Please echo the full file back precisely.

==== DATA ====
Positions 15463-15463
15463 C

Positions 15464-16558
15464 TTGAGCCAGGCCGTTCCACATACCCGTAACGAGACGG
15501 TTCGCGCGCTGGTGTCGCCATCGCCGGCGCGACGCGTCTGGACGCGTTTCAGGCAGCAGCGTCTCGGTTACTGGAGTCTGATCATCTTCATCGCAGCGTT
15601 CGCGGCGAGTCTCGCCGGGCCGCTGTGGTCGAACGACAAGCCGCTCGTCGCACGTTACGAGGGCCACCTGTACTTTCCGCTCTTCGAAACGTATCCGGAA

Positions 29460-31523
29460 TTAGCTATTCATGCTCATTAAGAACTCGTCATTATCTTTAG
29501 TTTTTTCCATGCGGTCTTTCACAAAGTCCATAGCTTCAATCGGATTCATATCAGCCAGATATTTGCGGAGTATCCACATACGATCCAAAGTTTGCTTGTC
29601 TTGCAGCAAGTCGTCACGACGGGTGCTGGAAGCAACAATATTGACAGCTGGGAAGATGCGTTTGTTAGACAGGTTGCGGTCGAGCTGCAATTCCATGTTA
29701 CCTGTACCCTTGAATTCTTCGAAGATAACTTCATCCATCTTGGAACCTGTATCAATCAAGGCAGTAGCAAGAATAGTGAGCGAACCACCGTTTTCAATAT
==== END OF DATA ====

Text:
Positions 15463-15463
15463 C

Positions 15464-16558
15464 TTGAGCCAGGCCGTTCCACATACCCGTAACGAGACGG
15501 TTCGCGCGCTGGTGTCGCCATCGCCGGCGCGACGCGTCTGGACGCGTTTCAGGCAGCAGCGTCTCGGTTACTGGAGTCTGATCATCTTCATCGCAGCGTT
15601 CGCGGCGAGTCTCGCCGGGCCGCTGTGGTCGAACGACAAGCCGCTCGTCGCACGTTACGAGGGCCACCTGTACTTTCCGCTCTTCGAAACGTATCCGGAA

Positions 29460-31523
29460 TTAGCTATTCATGCTCATTAAGAACTCGTCATTATCTTTAG
29501 TTTTTTCCATGCGGTCTTTCACAAAGTCCATAGCTTCAATCGGATTCATATCAGCCAGATATTTGCGGAGTATCCACATACGATCCAAAGTTTGCTTGTC
29601 TTGCAGCAAGTCGTCACGACGGGTGCTGGAAGCAACAATATTGACAGCTGGGAAGATGCGTTTGTTAGACAGGTTGCGGTCGAGCTGCAATTCCATGTTA
29701 CCTGTACCCTTGAATTCTTCGAAGATAACTTCATCCATCTTGGAACCTGTATCAATCAAGGCAGTAGCAAGAATAGTGAGCGAACCACCGTTTTCAATAT